From 07 January 2015 to 31 January 2015
Review by Alecia Marshall
Less than a year since its debut at the Old Red Lion, Moses Raine’s Donkey Heart has found its way to the West End.
Directed by sibling Nina Raine (best known for her award-winning Rabbit) the play exposes the complicated mechanics of a nuclear family (ailing grandfather in tow) in contemporary Moscow.
Daughter Sasha (played with adolescent intensity by Lisa Diveney) has invited her British admirer Tom to stay, in an attempt to thaw her ‘donkey heart’; son Petya is either draped across his overbearing girlfriend or policing her Facebook account and intimidating patriarch Ivan has offered his female colleague a spot on the sofa whilst she looks for a flat…
The result: a nine-strong cast residing entirely in the family’s crowded—and impressively authentic—sitting room, the three generations rubbing against each other (often quite literally) in an effort to pursue their own narratives whilst invariably impinging on each other’s.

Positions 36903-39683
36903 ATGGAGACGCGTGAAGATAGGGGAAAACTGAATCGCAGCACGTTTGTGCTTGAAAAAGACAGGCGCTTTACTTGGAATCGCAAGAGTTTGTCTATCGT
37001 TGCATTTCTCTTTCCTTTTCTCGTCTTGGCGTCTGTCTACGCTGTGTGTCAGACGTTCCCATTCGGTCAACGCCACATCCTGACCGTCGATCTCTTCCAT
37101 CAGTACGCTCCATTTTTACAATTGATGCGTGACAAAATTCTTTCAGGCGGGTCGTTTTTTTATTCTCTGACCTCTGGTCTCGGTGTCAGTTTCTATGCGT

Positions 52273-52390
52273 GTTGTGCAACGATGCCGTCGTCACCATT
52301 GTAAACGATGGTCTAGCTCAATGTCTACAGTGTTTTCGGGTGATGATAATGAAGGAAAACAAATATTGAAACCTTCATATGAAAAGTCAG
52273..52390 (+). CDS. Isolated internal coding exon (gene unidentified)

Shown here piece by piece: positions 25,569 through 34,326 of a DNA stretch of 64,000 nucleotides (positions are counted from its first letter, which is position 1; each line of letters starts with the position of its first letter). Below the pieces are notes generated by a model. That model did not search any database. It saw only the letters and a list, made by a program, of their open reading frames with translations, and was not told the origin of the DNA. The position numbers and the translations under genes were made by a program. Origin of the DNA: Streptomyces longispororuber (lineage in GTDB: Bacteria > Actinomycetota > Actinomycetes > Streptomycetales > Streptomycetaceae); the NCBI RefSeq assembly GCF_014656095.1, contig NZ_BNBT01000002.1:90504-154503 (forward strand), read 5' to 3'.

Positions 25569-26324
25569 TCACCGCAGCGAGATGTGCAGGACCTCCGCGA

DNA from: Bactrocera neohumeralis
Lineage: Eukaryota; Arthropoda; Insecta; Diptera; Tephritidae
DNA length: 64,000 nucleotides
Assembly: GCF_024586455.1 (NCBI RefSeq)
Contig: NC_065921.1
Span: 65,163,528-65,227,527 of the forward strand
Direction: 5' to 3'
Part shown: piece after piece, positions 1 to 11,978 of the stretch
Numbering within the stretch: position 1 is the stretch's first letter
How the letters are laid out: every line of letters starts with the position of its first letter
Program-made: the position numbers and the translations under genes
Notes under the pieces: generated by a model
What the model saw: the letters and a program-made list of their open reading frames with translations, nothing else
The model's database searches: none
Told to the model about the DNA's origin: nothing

Post-Soviet Russia may well belong to the past, but Raine’s echoes of paranoia, surveillance and coded conversations within a domestic context dust the narrative with a serious social commentary, as do the pensive anecdotes of Grandfather Alexander, whose memories of Leningrad punctuate the otherwise jocular dialogue, injecting moments of much needed stillness into what could become a convoluted play.
The script is peppered with gems. Fluid and lyrical dialogue highlight Raine’s potential as a playwright to watch, his minor characters in particular endearing and alluring in equal measure.
There is a sizable chunk of wit and pace and some excellent performances (most notably from stage and screen legend Patrick Godfrey, still going strong well into his eighties) but there are cracks that neither an intelligent set nor a cleverly structured sentence or two can mask.
Raine’s principles need a little more attention: in the first act at least, Ivan is unconvincing as the austere father—the script more at fault than the skills of actor Paul Wyett.
His submissive wife Zhenya (Amanda Root) is similarly undeveloped, her rationale for continuing her loveless marriage a mystery to all—including herself.
Layers of subplot, some of which remain unresolved, do indeed add to the intended chaos but make for rather muddy viewing; the audience unclear as to the relevance of Petya’s avoidance of the draft or the relationship between Sasha and her ‘Englishman abroad’.
That said, the Raine duo is one to watch. Move over Jake and Maggie Gyllenhaal.